Compleat Golfer’s playing editor relives his experience at one of the great weeks on the golfing calendar.
Very few weeks compare to the Alfred Dunhill Links Championship. Tournaments like the AT&T Championship and Dimension Data come close, but you simply can’t beat a pro-am at the Home of Golf.
The tournament, once known as the Dunhill Cup, has been a staple of the DP World Tour schedule for decades, and I hope it remains one of the Tour’s premier events for the foreseeable future.
This year’s event could be my favourite out of all I ever played. And if I’m honest, it wasn’t because of my golf; but rather what the game of golf allowed me to do during the week.
A close friend of mine, Chris Morris, retired from professional cricket this year, so, whilst sitting around a braai, I asked him if he’d like to caddie for me at the event. He couldn’t say yes quick enough (which he may have come to regret).
Anyone who knows Chris is well aware of his addiction to the game of golf. So being able to visit St Andrews was truly a bucket-list day for him. He brought his wife and kids along too so they could all share the amazing experience. Watching their reactions during the week was special. It reminded me of my first time, so many years ago now, and gave me a slice of perspective on what I sometimes take for granted.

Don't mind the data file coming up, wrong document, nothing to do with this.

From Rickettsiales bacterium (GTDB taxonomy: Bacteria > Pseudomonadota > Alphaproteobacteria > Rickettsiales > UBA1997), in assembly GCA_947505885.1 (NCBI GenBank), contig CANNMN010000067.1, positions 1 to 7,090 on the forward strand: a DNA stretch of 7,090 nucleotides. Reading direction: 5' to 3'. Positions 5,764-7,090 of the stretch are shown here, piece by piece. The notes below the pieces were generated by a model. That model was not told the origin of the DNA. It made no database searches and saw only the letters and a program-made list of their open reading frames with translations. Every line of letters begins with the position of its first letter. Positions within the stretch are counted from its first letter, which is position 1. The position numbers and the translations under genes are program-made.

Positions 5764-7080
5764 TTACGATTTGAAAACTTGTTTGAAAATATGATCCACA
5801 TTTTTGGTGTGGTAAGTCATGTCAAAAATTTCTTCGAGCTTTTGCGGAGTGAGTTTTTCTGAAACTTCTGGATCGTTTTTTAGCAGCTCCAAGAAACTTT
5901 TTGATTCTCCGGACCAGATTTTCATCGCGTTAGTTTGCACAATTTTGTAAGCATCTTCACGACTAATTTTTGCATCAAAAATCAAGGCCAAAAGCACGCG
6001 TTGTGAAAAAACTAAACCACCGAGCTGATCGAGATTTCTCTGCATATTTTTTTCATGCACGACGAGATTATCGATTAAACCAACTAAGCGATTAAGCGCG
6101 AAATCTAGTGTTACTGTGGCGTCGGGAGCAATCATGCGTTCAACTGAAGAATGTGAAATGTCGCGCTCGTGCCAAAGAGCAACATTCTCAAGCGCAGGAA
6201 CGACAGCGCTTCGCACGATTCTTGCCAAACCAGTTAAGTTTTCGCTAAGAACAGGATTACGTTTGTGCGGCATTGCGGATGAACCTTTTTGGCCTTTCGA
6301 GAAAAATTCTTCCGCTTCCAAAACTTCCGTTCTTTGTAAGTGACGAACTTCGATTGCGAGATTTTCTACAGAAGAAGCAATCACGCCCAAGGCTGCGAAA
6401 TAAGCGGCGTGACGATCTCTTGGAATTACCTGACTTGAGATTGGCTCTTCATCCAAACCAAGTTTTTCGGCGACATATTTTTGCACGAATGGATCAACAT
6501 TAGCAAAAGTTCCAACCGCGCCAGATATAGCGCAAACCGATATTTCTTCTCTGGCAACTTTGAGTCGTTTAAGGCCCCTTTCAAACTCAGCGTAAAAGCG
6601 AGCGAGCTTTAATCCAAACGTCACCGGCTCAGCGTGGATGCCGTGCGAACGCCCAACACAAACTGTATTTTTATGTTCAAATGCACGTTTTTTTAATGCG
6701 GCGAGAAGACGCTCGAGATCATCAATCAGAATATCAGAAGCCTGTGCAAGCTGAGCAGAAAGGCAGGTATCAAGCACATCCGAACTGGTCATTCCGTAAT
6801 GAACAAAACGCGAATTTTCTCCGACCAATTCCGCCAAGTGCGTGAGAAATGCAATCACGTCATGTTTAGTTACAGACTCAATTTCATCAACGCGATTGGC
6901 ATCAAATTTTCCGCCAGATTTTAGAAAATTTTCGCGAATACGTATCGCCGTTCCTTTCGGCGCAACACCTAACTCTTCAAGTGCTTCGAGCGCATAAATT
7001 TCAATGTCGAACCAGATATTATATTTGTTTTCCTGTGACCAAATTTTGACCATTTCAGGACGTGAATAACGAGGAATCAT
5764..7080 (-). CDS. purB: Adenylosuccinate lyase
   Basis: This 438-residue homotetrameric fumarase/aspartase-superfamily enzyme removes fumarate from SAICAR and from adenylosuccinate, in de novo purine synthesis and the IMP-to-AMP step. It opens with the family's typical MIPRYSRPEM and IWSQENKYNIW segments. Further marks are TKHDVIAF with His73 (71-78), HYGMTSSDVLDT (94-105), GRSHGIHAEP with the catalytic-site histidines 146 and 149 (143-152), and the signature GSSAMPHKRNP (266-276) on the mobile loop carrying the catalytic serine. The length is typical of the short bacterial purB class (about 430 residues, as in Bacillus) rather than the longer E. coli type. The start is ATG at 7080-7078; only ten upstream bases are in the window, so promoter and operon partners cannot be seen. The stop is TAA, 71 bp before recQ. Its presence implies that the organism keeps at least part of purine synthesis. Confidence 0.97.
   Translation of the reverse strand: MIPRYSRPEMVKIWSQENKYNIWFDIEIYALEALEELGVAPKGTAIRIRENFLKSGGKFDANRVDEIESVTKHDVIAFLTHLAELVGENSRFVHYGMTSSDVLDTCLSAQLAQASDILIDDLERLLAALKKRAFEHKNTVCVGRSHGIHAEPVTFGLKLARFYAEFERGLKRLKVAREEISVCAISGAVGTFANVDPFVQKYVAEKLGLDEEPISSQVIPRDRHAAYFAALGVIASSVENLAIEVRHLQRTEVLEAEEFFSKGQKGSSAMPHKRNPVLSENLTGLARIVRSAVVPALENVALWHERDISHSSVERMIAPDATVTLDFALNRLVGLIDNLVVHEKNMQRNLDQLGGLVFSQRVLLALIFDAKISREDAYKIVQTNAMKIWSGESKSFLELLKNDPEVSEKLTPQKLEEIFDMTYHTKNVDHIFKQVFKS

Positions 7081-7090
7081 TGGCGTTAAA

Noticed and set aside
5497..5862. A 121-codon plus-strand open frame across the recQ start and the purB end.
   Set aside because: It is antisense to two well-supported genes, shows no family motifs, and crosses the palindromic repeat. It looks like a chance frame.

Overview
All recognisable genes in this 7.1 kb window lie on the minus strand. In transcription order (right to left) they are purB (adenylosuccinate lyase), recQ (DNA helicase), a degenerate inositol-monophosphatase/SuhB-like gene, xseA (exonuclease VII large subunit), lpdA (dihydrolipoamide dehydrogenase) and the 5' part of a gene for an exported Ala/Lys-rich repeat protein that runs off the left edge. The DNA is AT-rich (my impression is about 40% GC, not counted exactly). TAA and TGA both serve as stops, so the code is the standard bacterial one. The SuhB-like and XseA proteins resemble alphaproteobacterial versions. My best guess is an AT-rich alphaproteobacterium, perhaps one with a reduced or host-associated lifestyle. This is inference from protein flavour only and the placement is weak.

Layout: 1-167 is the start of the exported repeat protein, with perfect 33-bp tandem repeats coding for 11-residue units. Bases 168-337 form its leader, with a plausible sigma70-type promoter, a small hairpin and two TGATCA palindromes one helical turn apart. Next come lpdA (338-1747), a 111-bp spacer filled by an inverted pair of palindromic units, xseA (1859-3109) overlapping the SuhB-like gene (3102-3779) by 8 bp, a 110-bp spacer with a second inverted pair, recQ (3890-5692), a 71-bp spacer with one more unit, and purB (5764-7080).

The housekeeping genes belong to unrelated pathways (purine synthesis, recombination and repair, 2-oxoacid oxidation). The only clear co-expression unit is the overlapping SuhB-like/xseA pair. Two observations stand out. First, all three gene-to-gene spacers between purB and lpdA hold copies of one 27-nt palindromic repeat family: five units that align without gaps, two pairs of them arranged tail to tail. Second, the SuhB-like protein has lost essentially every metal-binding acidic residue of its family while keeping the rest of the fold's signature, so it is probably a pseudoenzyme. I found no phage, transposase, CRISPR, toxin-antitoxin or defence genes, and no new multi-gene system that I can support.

With the Dunhill Links being a pro-am, your amateur partner is a vital part of the week. Having a fun amateur partner makes the week that much better, and boy did I hit the jackpot. I was drawn with none other than Caddyshack icon Bill Murray.
Everyone has a picture or idea of what Bill Murray is like … trust me, he’s funnier. Chris and I loved every second we spent with the man. Cracking jokes, playing to the crowd and also hitting some absolute bombs for a 72-year-old. The guy can play. No question.
However, in typical Dunhill Links fashion, the golfing gods decided to have some fun with us on Friday. Winds of 50km/h and rain made playing almost impossible. By the 6th hole, every crevice of my body was soaked. The temperature gauge said it was 10 deg C but it felt colder than Bloemfontein on a July morning. Poor Chris did his absolute best to make it seem like he was okay. But a man can tell when someone’s frozen, and my poor caddie was frozen.
After the round we were all joking, walking arm-in-arm back to the clubhouse. We had survived and knew there was hot chocolate waiting for us.
Unfortunately, we missed the cut that week. But walking over the Swilcan Bridge alongside Bill and Chris will be a memory I’ll take to my grave. All because I play this incredible game. Name another sport that can do that.
– This article first appeared in the November 2022 issue of Compleat Golfer magazine.